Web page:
Hello! Here is a roundup of some of the most interesting items from a very few of my favorite sites. I hope you find them interesting!
“If there is going to be change, real change,” Zinn told Herbert, “it will have to work its way from the bottom up, from the people themselves. That’s how change happens.”
The UK government’s message was clear: Sorry, there’s not enough money for the little people. Yet, it soon became clear there should have been enough funds to cover the educations of Britain’s youth, and to provide housing for every poor man, woman and child in the country. However, there were some entities – corporations – that were committing the equivalent of economic treason, and that is why the UK is currently experiencing a shortfall in tax revenue.
Now, the UK Uncut movement has come to America. US Uncut just recently launched, but there are already chapters springing up across the country. The whole thing is moving faster than Carl Gibson, the director of US Uncut’s founding chapter in Mississippi, could have ever hoped for.
“This is snowballing so quick,” said Gibson. “I made the Twitter page and Facebook group and invited a few friends and said, ‘Guys, we’ve got to do something about this,’ and this is right after I read the article about UK Uncut in The Nation that had the ten steps to launching a US Uncut movement, and I got busy.”
Now, Gibson is helping to coordinate movements in twenty states. UK Uncut helped him organize a unified day of protest against the banks. He’s spoken with BBC World and The Guardian. Additionally, Gibson says certain US Uncut participants have reached out to the Service Employees International Union (SEIU) in order to bridge the divide between liberalism’s two great abandoned resource pools: the poor and labor.
“I think this just indicates that people are so, so ready for a movement like this to come out,” he said, “especially when you consider how the right-wing has stolen the mantle of populism in order to preach corporate propaganda and get people to protest against their own economic self-interest in the Tea Party movement.”
“To me, understanding history is a matter of life and death,” he said. “If you don’t understand history, you’re a victim.” By that, he meant that if citizens didn’t understand their own history of exploitation at the hands of robber barons and tycoons, who fought for deregulation at the expense of their employees in order to accumulate larger profits, they would be doomed to repeat those tragedies. Now here we are in 2011, and an entire movement branded as a populist uprising is screaming about illegal immigrants and Obama’s birth certificate while corporations rob the country blind.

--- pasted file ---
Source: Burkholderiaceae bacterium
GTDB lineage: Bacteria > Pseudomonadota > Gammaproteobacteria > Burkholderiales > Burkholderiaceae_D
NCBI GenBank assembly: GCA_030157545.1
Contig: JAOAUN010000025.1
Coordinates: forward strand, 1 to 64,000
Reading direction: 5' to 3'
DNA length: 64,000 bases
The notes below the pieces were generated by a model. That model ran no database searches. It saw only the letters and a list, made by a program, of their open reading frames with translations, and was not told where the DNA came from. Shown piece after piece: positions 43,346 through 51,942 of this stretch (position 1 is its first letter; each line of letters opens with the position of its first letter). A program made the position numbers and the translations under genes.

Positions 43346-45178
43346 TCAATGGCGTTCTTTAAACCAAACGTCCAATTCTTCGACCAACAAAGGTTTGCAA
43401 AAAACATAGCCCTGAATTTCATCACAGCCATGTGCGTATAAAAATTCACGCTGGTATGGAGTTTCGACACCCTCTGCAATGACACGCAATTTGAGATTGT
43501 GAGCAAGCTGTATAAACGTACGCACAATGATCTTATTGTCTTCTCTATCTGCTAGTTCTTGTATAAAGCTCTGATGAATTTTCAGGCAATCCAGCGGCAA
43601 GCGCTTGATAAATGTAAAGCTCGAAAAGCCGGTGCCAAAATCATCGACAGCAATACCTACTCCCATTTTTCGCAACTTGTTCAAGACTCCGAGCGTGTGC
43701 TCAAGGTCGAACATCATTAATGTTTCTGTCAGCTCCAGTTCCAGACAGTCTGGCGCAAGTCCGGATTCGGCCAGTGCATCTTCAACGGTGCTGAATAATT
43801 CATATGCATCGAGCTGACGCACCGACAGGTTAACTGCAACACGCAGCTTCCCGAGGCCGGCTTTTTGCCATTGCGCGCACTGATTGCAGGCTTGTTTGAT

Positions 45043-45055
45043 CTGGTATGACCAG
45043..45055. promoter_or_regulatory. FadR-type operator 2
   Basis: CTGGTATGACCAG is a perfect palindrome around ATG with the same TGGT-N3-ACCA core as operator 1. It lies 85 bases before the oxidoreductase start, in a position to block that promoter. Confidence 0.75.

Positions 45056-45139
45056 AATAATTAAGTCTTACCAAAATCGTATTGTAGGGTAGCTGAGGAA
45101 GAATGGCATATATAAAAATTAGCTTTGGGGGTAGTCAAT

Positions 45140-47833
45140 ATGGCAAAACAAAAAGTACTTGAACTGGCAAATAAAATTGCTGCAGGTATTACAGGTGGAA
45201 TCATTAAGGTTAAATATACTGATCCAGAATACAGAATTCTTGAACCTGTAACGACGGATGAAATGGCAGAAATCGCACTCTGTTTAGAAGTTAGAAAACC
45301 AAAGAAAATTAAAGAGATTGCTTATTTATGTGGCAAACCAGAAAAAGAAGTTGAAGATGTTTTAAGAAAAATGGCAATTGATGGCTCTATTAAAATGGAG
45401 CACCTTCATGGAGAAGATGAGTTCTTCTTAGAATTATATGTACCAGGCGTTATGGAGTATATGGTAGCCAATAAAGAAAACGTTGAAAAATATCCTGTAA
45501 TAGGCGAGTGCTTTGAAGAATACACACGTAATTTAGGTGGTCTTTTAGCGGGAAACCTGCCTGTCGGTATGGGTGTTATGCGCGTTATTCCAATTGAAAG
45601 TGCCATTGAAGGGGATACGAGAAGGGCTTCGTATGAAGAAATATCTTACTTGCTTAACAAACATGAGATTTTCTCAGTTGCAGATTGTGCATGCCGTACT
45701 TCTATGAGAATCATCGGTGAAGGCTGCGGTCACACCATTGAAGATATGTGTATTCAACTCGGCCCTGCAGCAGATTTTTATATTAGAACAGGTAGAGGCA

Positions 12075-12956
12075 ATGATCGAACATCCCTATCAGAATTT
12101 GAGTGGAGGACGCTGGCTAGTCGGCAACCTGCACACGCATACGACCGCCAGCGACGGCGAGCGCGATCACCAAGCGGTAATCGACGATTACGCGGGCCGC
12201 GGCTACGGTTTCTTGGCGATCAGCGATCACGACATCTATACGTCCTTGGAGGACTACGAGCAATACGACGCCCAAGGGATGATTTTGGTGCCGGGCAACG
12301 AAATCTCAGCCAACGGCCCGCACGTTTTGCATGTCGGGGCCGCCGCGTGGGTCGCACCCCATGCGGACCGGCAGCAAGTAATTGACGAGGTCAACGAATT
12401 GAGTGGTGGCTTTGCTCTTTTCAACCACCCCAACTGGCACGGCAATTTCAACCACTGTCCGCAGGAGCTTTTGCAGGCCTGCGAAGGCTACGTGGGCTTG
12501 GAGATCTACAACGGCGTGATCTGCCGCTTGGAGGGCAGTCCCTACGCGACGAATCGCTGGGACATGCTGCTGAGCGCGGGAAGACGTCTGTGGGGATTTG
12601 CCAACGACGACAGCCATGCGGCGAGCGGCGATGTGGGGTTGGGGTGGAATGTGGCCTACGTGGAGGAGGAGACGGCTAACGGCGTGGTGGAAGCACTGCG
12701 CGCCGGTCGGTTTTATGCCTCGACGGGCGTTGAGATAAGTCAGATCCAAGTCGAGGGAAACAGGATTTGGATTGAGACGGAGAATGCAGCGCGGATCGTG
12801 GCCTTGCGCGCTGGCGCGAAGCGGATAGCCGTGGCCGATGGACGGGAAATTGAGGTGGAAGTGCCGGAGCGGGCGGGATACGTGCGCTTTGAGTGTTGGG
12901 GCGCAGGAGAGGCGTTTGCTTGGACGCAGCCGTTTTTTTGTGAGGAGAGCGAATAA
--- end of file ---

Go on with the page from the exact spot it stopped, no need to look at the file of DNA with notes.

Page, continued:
Luckily, it seems as though enough sane Americans are learning the correct history lessons from their brothers and sisters in struggle. Here’s hoping US Uncut never forgets its history.
US Uncut’s official website is http://www.usuncut.org/. They are also on Facebook and Twitter.
The goal should be to do away with employer-based benefits in favor of universal social insurance programs
Outcome #1: The state Senate Democrats return to Wisconsin, and Walker’s union-busting bill passes.
Outcome #2: Governor Walker and the Republicans ditch the collective-bargaining ban.
Outcome #3: Walker and Senate Republicans could use a constitutional end-run to pass the budget repair bill.
Outcome #4: Walker could put off the final fight over collective bargaining until spring.
For a more comprehensive view of the Republicans’ war on unions, we need to focus on what Republicans in Washington did last week. In the House, Republicans passed, as part of their continuing resolution to fund the federal government through September, a provision that slashed the funding of the National Labor Relations Board (NLRB) by one-third.
But the truly breathtaking measure was an amendment by Rep. Tom Price (R-Ga.) to defund the NLRB – closing it down altogether – until the fiscal year ends in September. The measure failed Thursday because 60 Republicans joined every Democrat present in voting no, but three-quarters of House Republicans – 176 of them, including Majority Leader Eric Cantor (Va.) and Majority Whip Kevin McCarthy (Calif.) – voted yes. In other words, the House leadership supported abolishing the right of American workers – in the private sector no less than the public sector – to bargain collectively.
The Tea Party affiliated group’s $342,200 ad buy is part of its “Stand With Walker” initiative to support Republican Gov. Scott Walker. The ad will run on network and cable channels across the state beginning on Wednesday and continuing through March 1, AFP said in a news release. AFP says it has already collected 60,000 signatures in support of Walker.
“Incredibly, President Obama backs the union bosses and floods Wisconsin with out-of-state political protesters,” the ad’s narrator says.
Thanks to the rules of the Indiana Legislature, Democrats say they can kill a slew of other bills they don’t like just by staying away. And it sounds like they intend to do just that.
Indiana’s legislative rules give a fixed timeline for bills to be read on the floor and voted on. The current session comes to an end on April 29, when the legislators will go home unless Daniels calls a special session of the state legislature.